Though Rachel faced public disbelief and outrage for her work, she never let it sway her. She let the facts, and sometimes lack of facts (lack of long-term effects of pesticides, for example) speak for themselves. She did her best to emphasize the potential consequences for humans as well as plants, animals, and insects. We are all connected in a symbiotic relationship and what affects one of us will affect the others. This is what Rachel strove to get us to understand before she passed away prematurely at 56 from cancer. Though she lived a short life, she lived a full one defending and speaking out about her passion.

Just like the first volume about Edmonia Lewis, the illustrations are no-fuss. There is also a bibliography and teaching guide at the end. This book is instead written in first-person as if Rachel was writing or speaking to us, as opposed to the third-person narration from Edmonia’s volume.

A wonderful second installment in a most welcome and informative series! Looking forward to the next volume.

– Kathleen

Willis, Birdie, Rii Abrego, and Kieran Quigley. Seen: True Stories of Marginalized Trailblazers: Rachel Carson. 2021.

Invincible: Ultimate Volumes Five & Six

I’m half-way through the entire Invincible series! Mark has proved to be a flawed but very appealing superhero and the action never stops!

Volume Five:

This fifth volume has the theme of- who can you trust- as Mark grapples with Cecil Stedman, the leader of the Global Defense Agency. Mark has always followed Cecil’s commands, but Cecil’s use of the Reanimen and the looking past of Darkwing’s murderous past, show that he is morally corrupt. Another example is when Mark teams with the Wolf Man who has been wrongly accused of a crime, and Cecil won’t help out, because he feels he can not gain anything from him like he can from Darkwing. During this time Mark’s younger brother Oliver has acquired his powers and wants to start fighting villains, so Mark steps up to teach him how to utilize them, but Oliver himself makes questionable decisions, as he admits that he is not human and not subject to their morality. A bright spot is his deepening relationship with Eve and that the former Teen Team sides with him as they too realize that Cecil can’t be trusted. And in a parallel story, Allen the Alien and Omni-Man team up to break free of the spaceship they are imprisoned in and a secret is revealed about the Viltrumites. But what is Angstrom Levy planning…

Artist Ryan Ottley has really hit his stride with the illustrations. I liked the costume change (although the yellow was iconic) so he wouldn’t clash with Oliver’s new costume, which paid homage to Robin’s (DC) costume. Loved the 16-panel grid showing Invincible’s look in other multi-universes!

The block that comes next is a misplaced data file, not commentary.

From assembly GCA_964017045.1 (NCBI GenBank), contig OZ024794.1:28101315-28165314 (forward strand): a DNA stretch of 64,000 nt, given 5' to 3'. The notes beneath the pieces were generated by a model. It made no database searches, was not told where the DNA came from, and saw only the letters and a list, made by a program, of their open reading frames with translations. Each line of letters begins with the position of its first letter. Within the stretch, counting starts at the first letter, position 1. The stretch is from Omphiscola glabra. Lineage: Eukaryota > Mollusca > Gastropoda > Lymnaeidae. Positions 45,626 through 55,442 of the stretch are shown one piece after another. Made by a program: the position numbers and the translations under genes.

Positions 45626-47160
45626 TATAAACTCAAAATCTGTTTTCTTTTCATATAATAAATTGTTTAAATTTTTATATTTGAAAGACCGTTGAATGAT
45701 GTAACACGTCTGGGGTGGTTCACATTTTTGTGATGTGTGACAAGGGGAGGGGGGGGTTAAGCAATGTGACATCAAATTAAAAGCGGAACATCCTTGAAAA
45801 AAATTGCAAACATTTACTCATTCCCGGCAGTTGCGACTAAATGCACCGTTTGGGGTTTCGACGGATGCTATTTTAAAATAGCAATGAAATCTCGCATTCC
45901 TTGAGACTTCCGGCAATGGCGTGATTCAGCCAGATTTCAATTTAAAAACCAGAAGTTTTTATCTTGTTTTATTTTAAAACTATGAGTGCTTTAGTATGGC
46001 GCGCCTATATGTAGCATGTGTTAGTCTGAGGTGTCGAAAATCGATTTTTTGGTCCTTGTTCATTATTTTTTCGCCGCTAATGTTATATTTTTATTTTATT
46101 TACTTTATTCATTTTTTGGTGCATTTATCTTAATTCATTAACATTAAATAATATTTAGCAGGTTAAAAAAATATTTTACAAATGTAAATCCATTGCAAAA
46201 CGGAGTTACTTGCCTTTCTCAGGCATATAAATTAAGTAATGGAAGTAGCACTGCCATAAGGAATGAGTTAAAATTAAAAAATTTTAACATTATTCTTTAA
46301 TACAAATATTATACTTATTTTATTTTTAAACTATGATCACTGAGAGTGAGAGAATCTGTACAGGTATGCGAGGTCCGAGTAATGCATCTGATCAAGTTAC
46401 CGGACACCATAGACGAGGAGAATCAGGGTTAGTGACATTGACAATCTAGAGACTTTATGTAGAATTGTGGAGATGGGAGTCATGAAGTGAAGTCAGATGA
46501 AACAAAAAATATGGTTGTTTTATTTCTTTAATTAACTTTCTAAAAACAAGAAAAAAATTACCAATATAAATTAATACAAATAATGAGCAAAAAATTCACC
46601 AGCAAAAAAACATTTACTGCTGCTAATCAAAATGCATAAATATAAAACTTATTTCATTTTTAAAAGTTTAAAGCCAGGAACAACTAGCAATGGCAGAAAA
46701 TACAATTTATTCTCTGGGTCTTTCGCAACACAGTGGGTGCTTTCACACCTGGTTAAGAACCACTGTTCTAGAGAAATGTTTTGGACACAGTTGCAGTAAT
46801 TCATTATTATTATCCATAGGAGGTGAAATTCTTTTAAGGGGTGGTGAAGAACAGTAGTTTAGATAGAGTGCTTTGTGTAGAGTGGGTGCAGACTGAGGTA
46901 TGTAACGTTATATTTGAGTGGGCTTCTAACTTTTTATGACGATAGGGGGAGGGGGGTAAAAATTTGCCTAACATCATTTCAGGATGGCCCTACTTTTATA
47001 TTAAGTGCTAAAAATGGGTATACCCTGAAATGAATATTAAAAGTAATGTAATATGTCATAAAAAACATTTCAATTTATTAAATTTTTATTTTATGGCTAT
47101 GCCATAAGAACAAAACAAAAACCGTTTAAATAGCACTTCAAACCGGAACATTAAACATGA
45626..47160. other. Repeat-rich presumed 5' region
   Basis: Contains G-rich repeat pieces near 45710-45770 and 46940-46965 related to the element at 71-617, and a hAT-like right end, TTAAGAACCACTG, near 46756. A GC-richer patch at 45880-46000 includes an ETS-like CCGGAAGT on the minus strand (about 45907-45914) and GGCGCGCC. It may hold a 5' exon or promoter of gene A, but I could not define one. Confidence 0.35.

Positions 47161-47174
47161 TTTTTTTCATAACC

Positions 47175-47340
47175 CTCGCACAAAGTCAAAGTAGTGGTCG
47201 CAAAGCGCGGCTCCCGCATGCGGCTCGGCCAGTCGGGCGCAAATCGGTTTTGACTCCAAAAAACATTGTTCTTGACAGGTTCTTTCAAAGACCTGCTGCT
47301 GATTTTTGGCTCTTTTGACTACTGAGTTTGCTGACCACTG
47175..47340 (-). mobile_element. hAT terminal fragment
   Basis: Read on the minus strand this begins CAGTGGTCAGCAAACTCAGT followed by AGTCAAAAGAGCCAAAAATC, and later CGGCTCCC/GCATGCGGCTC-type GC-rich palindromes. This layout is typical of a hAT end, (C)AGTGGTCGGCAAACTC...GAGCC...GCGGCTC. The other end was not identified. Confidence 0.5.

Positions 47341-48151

Volume Six:

I am now halfway through this series, and it has hit its stride- Mark is no longer a new superhero, instead, he is an established warrior grappling with moral decisions of whether it is right to kill a villain or not. Levy sends dozens of Invincibles from other dimensions to attack Mark and the entire globe so every single Image hero is called into action to combat them. Two important heroes make the ultimate sacrifice to fight them, and cities across the world are left in ruins with millions of innocent bystanders killed during these battles. If that’s not bad enough, the Viltrumite Empire sends one of their deadliest soldiers, Conquest, after Mark. Their fight was excessively long and bloody. In another part of the universe Allen and Omni-Man team together after their escape and make plans to prepare weapons and allies for the impending war with the Viltrumites who want to take over Earth and breed with them to strengthen their dwindling numbers. In the aftermath of the two earlier battles the little pink aliens from Mars are planning their own conquest- poor Earth is just always under siege!

The illustrations style shifted a bit in the last half of the book, as original artist Walker drew parts of the story, but I have to admit I much prefer Ottley’s work now. Walker’s Omni Man and Eve’s faces were especially different and not to my liking. This series pulls together so many different plot threads and themes- it can be a bit much. It can veer between gore, campy fun and poignant emotional moments in just a few pages or even panels, giving me whiplash sometimes. Nevertheless, this first half of the series has been a romp and I look forward to the last half.

-Nancy

Sixteen different versions of Invincible!